At the end of June, 102 of the 145 existing high-spec drillships and fifth and sixth generation semis were contracted to operators other than Petrobras in Brazil. We had ROV contracts on 78 of these for a market share of 76%. If all 70 of the non-Petrobras rigs I mentioned are placed into service, this fleet of 102 will grow nearly 70% to 172 rigs, and our ROV fleets supporting the rig market should grow by 50 to 55 vehicles. As the use of floating rigs grow, we believe it is inevitable that discoveries will eventually drive orders for Subsea Hardware to levels not previously experienced, and demand for ROVs to support vessel-based activities should follow.

The current trend indicates that there will be approximately 2 vessel-based ROVs for every floating rig in operation. So the 99 rigs under construction should represent incremental demand for approximately 200 ROVs on vessels. We estimate Oceaneering's market share of the vessel-based ROV fleet at 20% and see no reason we will not at least maintain a share in the future. This incremental demand should result in our ROV fleet supporting the vessel market growing by some 40 vehicles.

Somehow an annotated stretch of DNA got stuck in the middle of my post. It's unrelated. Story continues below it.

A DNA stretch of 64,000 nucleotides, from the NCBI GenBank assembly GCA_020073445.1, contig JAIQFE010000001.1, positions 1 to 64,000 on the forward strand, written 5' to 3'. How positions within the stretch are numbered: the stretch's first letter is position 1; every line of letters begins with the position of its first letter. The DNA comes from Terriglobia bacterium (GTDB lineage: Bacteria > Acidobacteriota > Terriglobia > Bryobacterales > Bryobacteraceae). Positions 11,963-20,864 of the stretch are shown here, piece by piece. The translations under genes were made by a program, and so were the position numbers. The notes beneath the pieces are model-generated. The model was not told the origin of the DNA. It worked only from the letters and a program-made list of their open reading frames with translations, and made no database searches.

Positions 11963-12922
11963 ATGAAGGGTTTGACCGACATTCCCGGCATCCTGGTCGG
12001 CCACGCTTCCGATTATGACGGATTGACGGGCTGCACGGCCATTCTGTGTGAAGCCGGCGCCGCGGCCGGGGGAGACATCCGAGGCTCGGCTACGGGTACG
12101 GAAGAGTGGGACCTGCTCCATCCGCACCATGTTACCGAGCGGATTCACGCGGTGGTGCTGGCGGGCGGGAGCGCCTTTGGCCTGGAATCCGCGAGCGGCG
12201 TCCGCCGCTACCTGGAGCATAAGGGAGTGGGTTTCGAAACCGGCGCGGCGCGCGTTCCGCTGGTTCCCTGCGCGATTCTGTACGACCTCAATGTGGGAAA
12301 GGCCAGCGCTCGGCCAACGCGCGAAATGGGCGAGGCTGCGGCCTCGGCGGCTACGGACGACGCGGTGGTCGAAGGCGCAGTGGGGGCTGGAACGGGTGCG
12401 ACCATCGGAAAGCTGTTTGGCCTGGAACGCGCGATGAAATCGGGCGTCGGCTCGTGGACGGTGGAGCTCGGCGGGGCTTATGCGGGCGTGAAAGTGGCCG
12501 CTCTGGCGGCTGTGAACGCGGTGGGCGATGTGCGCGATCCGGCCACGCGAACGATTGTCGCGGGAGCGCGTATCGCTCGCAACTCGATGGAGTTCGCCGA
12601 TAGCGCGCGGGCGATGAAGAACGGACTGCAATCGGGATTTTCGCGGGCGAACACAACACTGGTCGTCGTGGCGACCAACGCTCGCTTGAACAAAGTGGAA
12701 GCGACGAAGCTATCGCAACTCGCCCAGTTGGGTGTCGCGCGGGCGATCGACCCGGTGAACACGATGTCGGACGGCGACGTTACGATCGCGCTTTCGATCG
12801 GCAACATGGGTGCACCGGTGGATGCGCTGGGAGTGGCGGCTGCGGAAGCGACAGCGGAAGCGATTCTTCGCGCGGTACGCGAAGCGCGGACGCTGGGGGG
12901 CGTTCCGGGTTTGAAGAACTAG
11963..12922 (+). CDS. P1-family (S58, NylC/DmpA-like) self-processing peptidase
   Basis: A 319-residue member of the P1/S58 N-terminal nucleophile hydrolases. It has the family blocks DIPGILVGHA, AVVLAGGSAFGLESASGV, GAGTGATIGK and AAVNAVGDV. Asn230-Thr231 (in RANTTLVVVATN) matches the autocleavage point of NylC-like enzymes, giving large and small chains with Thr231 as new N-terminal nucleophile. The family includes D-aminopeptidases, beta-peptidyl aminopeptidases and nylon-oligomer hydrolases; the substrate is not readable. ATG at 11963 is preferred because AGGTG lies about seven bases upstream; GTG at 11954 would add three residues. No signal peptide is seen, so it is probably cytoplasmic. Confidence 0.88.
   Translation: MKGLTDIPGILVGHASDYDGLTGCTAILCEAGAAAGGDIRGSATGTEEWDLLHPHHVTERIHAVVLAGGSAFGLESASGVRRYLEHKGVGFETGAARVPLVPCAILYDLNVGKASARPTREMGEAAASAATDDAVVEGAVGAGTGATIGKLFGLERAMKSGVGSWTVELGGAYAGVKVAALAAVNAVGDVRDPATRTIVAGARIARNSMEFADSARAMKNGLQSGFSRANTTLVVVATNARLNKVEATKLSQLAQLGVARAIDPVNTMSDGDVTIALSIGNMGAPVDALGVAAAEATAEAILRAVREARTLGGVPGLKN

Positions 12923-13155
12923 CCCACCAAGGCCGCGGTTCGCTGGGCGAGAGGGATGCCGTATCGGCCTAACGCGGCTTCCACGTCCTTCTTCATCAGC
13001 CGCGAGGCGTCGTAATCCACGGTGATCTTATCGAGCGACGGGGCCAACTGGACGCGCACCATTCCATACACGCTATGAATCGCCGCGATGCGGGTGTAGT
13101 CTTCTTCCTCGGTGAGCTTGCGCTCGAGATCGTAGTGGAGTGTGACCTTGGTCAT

In summary, by maintaining our current market share of the visible growing rig and vessel service requirements, we are forecasting we will add 90 to 95 incremental ROVs to our fleet. We anticipate the ROVs to support the rigs on order will be in service by 2017. The in-service timing for the vessel-based ROVs cannot be predicted at this time but will likely lag those required to support drilling.

Quest Offshore's latest Subsea Hardware forecast for the period 2013 to '17 includes an increase in tree orders of about 60% over the previous 5 years. In 2013, tree orders are projected to rise over 2012 by more than 25% to 531, an all-time high, eclipsing the previous record of 426 trees in 2006. While we don't make trees, orders for subsea trees drive demand for a substantial amount of the ancillary subsea production hardware that we manufacture. For example, Quest is forecasting more than 35% increase in umbilical orders for the 5-year period 2013 to '17 compared to the previous 5 years. Umbilical orders in 2013 are forecasted to rise to about 1,635 kilometers, up over 40% from the 1,140-kilometer level of 2012.